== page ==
Republican candidate James Lee Knox ended his campaign for mayor of Winston-Salem on Tuesday, saying that the decision of the county GOP to pull support from his campaign makes his task impossible.
Knox said that GOP leaders were endorsing a “smear campaign” against him, but that he would continue to support the party.
Last Thursday, GOP leaders met and voted not to support Knox’s campaign.
Complaints were made about the tone of postings by Knox on Facebook, and over Knox’s use of a racial epithet to describe a black county elections worker with whom he had argued in 2012.
Knox used the n-word to describe the woman during a conversation with another county worker.
Knox acknowledged using the term, said Tuesday that it was a mistake and that he’s not a racist.
David Singletary, Knox’s campaign manager, said that Knox will be filing the paperwork he needs to in order to formally end his candidacy with the Forsyth County Board of Elections.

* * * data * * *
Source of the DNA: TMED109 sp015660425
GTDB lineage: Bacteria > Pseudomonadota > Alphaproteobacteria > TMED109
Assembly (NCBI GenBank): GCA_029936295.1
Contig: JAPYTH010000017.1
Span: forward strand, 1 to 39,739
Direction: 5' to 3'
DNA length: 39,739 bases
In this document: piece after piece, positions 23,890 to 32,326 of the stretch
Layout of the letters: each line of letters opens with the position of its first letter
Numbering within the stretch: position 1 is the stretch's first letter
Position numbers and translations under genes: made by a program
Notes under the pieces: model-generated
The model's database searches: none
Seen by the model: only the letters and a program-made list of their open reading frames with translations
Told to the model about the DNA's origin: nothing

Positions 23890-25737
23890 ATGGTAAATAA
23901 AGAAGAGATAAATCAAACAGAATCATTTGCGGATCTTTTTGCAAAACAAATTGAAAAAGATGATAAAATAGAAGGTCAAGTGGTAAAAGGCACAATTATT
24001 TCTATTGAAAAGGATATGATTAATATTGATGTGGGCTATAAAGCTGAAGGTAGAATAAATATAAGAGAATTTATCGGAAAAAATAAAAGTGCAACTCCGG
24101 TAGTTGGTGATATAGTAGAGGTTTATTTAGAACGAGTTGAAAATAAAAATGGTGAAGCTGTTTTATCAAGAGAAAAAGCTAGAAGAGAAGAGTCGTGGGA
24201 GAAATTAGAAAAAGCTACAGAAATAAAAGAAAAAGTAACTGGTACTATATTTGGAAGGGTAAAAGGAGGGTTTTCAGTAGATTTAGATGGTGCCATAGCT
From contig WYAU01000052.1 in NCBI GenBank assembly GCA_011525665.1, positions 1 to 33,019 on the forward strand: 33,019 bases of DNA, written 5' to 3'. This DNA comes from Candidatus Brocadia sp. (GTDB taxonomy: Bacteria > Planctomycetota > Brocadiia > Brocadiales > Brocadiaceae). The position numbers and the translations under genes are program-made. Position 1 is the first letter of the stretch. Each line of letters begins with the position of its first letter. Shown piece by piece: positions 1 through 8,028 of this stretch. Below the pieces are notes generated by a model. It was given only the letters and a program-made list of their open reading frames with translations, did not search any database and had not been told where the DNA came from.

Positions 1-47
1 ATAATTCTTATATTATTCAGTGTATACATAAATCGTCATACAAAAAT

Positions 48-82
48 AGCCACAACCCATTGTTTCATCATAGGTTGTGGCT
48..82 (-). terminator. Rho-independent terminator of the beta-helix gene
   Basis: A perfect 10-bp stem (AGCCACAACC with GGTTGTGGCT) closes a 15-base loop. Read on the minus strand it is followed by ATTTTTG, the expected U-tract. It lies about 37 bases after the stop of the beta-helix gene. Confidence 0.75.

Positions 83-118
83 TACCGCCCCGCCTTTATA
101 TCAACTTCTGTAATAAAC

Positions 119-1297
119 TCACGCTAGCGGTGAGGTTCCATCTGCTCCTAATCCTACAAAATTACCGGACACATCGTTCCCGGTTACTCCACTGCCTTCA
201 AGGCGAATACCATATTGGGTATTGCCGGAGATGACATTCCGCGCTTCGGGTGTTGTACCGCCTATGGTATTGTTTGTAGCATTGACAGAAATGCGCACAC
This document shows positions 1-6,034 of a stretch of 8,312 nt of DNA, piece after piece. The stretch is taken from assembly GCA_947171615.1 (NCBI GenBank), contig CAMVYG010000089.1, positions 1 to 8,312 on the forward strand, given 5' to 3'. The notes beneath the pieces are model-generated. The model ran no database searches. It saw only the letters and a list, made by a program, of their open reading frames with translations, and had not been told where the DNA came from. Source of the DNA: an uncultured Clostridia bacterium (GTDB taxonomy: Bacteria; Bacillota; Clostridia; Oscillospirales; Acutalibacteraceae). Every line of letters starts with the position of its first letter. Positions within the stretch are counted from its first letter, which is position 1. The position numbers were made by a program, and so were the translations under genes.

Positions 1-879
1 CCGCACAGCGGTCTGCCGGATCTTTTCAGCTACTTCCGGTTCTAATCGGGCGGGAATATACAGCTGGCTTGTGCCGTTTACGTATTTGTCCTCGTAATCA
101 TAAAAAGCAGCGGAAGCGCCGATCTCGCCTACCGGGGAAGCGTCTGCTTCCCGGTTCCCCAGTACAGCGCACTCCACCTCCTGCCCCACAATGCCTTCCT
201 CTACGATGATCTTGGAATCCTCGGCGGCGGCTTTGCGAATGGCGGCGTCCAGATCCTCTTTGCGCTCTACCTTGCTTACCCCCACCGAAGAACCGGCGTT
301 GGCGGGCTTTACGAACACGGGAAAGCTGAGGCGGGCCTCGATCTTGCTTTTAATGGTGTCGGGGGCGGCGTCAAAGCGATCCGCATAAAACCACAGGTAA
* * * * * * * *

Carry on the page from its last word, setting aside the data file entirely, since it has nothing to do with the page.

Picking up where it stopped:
Singletary said that Knox didn’t want to put his family through what he saw as a conflict with GOP leaders that could only escalate.
In his statement, Knox described his conflict with GOP leaders as a family dispute. He said he and others in the party would “find a way to get past this,” and that they would keep making it possible for anyone to run for office “and sometimes even win.”
Knox’s departure from the campaign means that the winner of the Democratic primary battle between incumbent Mayor Allen Joines and Gardenia Henley, his challenger, will go on to the November general election without opposition.
Scott Cumbie, chairman of the Forsyth County GOP, said that he felt “grateful” about Knox’s announcement.
“We think he made the right decision,” Knox said. “I do agree this is a family issue and I regret that it made it into the press the way it did. This is about the mayoral race and not Mr. Knox.”
The withdrawal means the winner of the Democratic primary between incumbent Allen Joines and Gardenia Henley won’t face opposition in November.